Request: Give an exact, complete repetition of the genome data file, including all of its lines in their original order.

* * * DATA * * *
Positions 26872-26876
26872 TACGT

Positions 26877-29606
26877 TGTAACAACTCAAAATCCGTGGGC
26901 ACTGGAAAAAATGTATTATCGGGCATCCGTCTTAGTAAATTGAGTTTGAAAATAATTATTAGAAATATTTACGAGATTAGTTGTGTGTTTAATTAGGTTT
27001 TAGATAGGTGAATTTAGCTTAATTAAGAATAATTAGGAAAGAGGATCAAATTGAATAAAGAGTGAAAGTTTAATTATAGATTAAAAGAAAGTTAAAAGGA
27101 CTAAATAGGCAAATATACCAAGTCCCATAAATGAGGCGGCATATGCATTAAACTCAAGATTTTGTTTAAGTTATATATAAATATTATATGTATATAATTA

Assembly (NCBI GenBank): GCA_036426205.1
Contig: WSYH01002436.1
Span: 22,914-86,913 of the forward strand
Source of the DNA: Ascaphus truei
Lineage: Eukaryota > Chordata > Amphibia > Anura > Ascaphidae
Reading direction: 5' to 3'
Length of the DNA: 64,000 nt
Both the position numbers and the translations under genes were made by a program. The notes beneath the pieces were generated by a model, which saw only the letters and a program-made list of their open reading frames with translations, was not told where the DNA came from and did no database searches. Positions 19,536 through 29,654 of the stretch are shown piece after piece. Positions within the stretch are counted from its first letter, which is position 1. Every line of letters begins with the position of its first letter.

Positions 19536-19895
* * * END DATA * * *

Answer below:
Positions 26872-26876
26872 TACGT

Positions 26877-29606
26877 TGTAACAACTCAAAATCCGTGGGC
26901 ACTGGAAAAAATGTATTATCGGGCATCCGTCTTAGTAAATTGAGTTTGAAAATAATTATTAGAAATATTTACGAGATTAGTTGTGTGTTTAATTAGGTTT
27001 TAGATAGGTGAATTTAGCTTAATTAAGAATAATTAGGAAAGAGGATCAAATTGAATAAAGAGTGAAAGTTTAATTATAGATTAAAAGAAAGTTAAAAGGA
27101 CTAAATAGGCAAATATACCAAGTCCCATAAATGAGGCGGCATATGCATTAAACTCAAGATTTTGTTTAAGTTATATATAAATATTATATGTATATAATTA

Assembly (NCBI GenBank): GCA_036426205.1
Contig: WSYH01002436.1
Span: 22,914-86,913 of the forward strand
Source of the DNA: Ascaphus truei
Lineage: Eukaryota > Chordata > Amphibia > Anura > Ascaphidae
Reading direction: 5' to 3'
Length of the DNA: 64,000 nt
Both the position numbers and the translations under genes were made by a program. The notes beneath the pieces were generated by a model, which saw only the letters and a program-made list of their open reading frames with translations, was not told where the DNA came from and did no database searches. Positions 19,536 through 29,654 of the stretch are shown piece after piece. Positions within the stretch are counted from its first letter, which is position 1. Every line of letters begins with the position of its first letter.

Positions 19536-19895